“Dad, your guiding hand on my shoulder will remain with me forever.”
This Sunday is Father’s Day. The bond between a father and his children is a unique and important one. So what does this day mean? This day—which honors and celebrates all fathers—is a great opportunity to make dads of all kinds, everywhere, feel special. We can express our appreciation and love by offering the fathers and father figures in our lives our complete attention. This means putting away the electronic devices and being together, physically or in spirit, with your whole being.
In my own life, I had an up-and-down relationship with my dad. I felt close to him at times, but we didn’t have that “let me tell you everything, I feel protected by you” father-daughter bond. Often, we have this image of what a close relationship should look like, and we judge our experience on what is supposed to be “the norm.” Here I’m reminded of the old television show Father Knows Best. Robert Young was a great dad, but life is not like a TV show, is it? The media places enormous expectations on us—and yesteryear’s TV dads showed us only half the story. Father doesn’t always know best—and life is about making the best out of the situation we find ourselves in and living the most authentic, loving life we can. My dad was an alcoholic, and it took me decades to be okay with not wanting him to be the TV dad and realize that this was the life we had together, so how could I make the best of it?
As an adult, I lived many miles away from my family, so I didn’t see my dad often, but I loved him and I knew he loved me. I got the call three years ago that my dad had been rushed to the hospital. He had been diagnosed with ALS, and he was dying. I took a flight out right away and spent the last month of his life at his bedside in the hospital. We didn’t speak about any of the past (it just wasn’t my dad’s style), but we did share a remarkable experience. I had done all of the inner work necessary to forgive all of the things that had happened and release old desires. We were both able to just be in each other’s presence, knowing that, in this very moment, “all is well.”
My dad passed away while I was in the middle of writing my book The Practice, a chapter of which is all about letting go. Seeing my father in such a weakened state was a difficult experience for me, but through this experience, my dad taught me a great final lesson: how to let go. I had no choice but to say goodbye to this man I had known and loved all my life—despite all of our difficulties. I deeply felt my feelings of loss, and I am so very grateful for him, and I remember with a happy heart the good times. So, I always remember him with a smile, especially on Father’s Day.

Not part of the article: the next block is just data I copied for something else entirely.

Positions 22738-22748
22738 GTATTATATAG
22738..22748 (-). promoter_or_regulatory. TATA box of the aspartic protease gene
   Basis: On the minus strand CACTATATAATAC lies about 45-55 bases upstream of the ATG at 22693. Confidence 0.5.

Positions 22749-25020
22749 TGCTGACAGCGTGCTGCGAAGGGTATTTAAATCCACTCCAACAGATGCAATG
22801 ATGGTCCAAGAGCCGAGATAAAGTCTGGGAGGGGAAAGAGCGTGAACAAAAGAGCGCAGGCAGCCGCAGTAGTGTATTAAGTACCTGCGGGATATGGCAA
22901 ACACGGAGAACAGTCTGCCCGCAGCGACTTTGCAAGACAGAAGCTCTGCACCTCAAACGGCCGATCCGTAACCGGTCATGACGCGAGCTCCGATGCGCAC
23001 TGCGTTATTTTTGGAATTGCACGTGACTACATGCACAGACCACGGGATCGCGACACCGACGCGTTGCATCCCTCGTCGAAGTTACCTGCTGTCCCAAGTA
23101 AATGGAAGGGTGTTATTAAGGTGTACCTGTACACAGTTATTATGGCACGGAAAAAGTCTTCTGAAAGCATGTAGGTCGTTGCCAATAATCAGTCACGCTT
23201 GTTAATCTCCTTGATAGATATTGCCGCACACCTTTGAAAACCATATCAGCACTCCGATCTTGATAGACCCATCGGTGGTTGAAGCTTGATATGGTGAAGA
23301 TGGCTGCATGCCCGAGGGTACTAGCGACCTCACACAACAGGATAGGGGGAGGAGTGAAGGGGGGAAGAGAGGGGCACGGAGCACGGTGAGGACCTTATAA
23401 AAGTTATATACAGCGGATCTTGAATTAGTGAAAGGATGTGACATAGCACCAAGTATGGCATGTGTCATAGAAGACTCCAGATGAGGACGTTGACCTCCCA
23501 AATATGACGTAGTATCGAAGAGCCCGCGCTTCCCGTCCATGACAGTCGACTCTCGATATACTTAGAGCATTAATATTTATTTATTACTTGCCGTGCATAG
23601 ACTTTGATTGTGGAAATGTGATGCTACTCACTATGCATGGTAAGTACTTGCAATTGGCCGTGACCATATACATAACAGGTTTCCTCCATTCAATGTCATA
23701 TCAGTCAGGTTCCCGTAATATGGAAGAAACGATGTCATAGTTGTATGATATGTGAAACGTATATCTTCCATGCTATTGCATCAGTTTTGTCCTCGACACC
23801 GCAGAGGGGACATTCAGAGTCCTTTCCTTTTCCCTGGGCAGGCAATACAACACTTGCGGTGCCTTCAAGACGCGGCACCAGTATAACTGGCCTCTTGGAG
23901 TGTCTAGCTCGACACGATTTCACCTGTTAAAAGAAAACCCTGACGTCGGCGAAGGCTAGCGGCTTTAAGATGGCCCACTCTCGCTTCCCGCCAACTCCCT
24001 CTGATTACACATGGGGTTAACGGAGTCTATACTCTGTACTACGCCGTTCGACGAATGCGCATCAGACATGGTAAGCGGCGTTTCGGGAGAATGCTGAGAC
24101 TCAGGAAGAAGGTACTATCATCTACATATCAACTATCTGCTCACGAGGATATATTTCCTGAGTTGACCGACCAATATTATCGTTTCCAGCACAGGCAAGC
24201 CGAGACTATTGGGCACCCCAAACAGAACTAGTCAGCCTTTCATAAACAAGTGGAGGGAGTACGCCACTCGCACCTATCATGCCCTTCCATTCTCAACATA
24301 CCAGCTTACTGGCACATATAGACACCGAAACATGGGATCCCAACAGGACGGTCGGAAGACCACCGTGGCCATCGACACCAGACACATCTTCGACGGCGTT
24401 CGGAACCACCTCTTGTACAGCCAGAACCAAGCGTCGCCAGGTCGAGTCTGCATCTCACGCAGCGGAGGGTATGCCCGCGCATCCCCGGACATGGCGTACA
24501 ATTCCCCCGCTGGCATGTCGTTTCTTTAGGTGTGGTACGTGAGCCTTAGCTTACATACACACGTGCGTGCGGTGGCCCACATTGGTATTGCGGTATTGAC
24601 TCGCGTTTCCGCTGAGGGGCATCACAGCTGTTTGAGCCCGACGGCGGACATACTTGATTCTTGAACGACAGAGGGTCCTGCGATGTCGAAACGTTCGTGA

This Sunday, pause to remember your father, or father figure, male or female with an open, loving heart. If you’re having a strained, difficult time with this person, breathe in love and breathe out the pain—and keep doing it. You may just start to feel a release, some freedom, an acceptance that life is unfolding in perfect order. If you have a fabulous relationship with your dad or other father figure, tell that person, with all of your being, how much they mean to you and be present in mind, body, and spirit.
Happy Father’s Day with all of my love and blessings.
“The true poem rests between the words.”
Poetry. Even the word has a nice ring to it. A rhythmic expression of feelings and ideas, poetry has the ability to speak to each of us on a very personal level, evoking all sorts of emotions, imagery, and memories that are uniquely our own.
This being National Poetry Month, I wanted to join in this celebration today and express my appreciation and love for this literary medium. My love for poetry came to me from my Irish mother. I can remember her reciting those beautiful Irish poems, and of course, Robert Frost was one of her favorites. Poetry is part of my being. My dear friend’s son, Scott Cunningham, a poet, actually realized his poetry dream and founded O’ Miami, a yearly month-long celebration of poetry with the desire for all residents of Miami and beyond to encounter a poem during the month of April. Really beautiful, right?